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J Mol Med (Berl). 2009 Feb;87(2):145-52. doi: 10.1007/s00109-008-0408-1. Epub 2008 Oct 21.

Genetic changes at specific stages of breast cancer progression detected by comparative genomic hybridization.

Author information

1
Breast Cancer Research Key Laboratory of National (Education Ministry), Cancer Institute and Hospital, Tianjin Medical University, Huan Hu Xi Road, Ti Yuan Bei, He Xi District, Tianjin, 300060, China.

Abstract

Although a simple linear progression model for breast cancer has already been proposed, its validity still remains controversial. Especially, the genetic and molecular features of breast cancer at different stages during the development and progression, as well as their relationship, have rarely been studied under the same experimental conditions simultaneously. According to these limitations in this research area, the current study applied comparative genomic hybridization technique to investigate genomic changes in 15 cases of breast atypical ductal hyperplasia (ADH), 15 cases of ductal carcinomas in situ (DCIS), and 15 cases of invasive ductal carcinomas (IDC) and the relationship among the genetic changes. Thirty commonly altered regions that were identified included known (gains of 1q,8q, 17q,20q,Xq and losses of 8p,13q,16q,17p,22q) and several uncharacterized (gains of 2q,5p, 10p,12q,16p,18q, etc. and losses of 11p13-pter,11q,14q,Xp, etc). The overall frequency of copy number losses was higher in IDC than that in DCIS (P = 0.013). ADH showed more frequent gain of 17q than that in IDC (P = 0.007), and IDC exhibited a higher frequency for the loss of 22q than that in ADH (P = 0.018). On one hand, several common genomic changes shared by ADH, DCIS, and IDC make a linear relationship for these three lesions possible. On the other hand, the heterogeneity has also showed clonal diversification and different pathways of breast cancer progression. The regions of chromosomal copy number alterations may bring new insights into the strategy for tumor progression blocking and the discovery of new potential targets for breast cancer treatment.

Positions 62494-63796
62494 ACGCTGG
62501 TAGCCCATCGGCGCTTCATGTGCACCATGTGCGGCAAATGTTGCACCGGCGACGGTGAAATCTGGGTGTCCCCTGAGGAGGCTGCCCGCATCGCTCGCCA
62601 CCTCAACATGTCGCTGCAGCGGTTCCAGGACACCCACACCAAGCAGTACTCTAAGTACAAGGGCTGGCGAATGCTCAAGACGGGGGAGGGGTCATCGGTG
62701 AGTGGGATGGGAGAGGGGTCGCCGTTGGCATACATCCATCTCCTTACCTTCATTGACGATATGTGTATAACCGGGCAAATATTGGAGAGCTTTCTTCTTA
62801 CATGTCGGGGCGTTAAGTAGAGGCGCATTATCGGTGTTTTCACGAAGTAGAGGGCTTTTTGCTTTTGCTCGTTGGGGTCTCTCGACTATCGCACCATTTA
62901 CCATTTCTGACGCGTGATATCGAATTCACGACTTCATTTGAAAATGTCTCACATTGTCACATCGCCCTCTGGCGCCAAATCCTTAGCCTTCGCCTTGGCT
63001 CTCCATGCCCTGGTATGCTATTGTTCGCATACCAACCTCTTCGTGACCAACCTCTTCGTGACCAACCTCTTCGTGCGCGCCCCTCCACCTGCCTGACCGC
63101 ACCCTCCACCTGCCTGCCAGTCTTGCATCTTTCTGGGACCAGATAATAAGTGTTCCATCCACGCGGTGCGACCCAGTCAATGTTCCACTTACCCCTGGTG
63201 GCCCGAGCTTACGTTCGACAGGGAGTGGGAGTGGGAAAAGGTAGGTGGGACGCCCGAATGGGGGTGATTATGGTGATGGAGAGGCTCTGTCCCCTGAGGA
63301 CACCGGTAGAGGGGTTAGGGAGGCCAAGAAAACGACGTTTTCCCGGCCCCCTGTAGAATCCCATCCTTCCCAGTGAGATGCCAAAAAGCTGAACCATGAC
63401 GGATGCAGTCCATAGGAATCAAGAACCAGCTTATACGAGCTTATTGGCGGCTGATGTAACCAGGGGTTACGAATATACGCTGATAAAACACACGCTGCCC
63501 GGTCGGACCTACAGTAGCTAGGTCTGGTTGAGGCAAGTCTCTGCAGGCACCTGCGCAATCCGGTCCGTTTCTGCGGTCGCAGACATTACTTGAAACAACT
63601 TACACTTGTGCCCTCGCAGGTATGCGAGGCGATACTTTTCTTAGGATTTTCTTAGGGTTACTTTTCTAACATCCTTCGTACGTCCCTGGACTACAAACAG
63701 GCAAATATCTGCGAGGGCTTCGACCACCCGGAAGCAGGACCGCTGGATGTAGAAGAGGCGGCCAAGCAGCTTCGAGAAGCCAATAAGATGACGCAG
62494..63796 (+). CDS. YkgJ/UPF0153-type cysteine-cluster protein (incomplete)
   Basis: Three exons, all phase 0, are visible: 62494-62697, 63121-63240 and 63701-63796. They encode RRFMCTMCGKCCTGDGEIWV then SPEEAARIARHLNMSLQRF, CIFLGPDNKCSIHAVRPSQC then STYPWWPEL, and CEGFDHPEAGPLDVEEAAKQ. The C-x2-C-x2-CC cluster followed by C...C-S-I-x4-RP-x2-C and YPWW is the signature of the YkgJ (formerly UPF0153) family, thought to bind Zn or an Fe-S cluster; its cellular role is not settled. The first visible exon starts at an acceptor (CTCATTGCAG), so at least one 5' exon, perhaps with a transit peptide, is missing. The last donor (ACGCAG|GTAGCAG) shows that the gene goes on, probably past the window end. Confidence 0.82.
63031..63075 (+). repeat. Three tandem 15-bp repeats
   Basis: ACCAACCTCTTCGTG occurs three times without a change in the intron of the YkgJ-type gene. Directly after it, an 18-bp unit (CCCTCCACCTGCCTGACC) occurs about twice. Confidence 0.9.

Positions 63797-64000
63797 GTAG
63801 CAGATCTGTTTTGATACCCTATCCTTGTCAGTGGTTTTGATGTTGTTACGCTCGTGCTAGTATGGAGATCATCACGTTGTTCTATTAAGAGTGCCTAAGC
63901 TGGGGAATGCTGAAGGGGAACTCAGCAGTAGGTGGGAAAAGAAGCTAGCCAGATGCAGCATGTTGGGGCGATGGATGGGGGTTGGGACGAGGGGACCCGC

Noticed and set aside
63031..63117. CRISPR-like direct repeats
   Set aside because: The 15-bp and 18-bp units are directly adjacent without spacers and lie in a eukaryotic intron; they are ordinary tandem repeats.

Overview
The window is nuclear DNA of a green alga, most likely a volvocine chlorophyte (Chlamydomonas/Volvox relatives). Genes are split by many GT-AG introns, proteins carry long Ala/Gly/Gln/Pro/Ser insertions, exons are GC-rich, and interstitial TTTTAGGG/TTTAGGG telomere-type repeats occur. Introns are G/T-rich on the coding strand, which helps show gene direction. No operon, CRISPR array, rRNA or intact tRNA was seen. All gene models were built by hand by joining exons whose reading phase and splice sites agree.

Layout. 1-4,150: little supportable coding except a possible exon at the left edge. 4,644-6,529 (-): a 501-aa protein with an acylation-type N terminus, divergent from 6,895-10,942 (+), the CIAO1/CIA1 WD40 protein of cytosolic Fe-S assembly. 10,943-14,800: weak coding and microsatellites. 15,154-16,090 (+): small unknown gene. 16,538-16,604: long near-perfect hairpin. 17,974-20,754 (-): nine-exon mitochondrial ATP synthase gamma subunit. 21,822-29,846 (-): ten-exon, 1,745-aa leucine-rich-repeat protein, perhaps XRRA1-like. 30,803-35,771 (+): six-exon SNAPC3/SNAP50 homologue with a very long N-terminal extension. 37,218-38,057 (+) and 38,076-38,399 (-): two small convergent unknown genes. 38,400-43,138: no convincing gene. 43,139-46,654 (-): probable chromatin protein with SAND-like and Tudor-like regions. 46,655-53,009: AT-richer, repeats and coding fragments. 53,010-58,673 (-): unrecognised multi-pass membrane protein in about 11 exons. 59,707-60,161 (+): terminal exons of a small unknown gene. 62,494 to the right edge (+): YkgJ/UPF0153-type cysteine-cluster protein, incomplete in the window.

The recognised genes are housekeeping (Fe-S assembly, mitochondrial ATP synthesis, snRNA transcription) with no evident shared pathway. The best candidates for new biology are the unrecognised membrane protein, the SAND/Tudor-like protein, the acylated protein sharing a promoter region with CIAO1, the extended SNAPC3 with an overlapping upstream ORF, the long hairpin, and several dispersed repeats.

PMID:
18936904
DOI:
10.1007/s00109-008-0408-1
[Indexed for MEDLINE]

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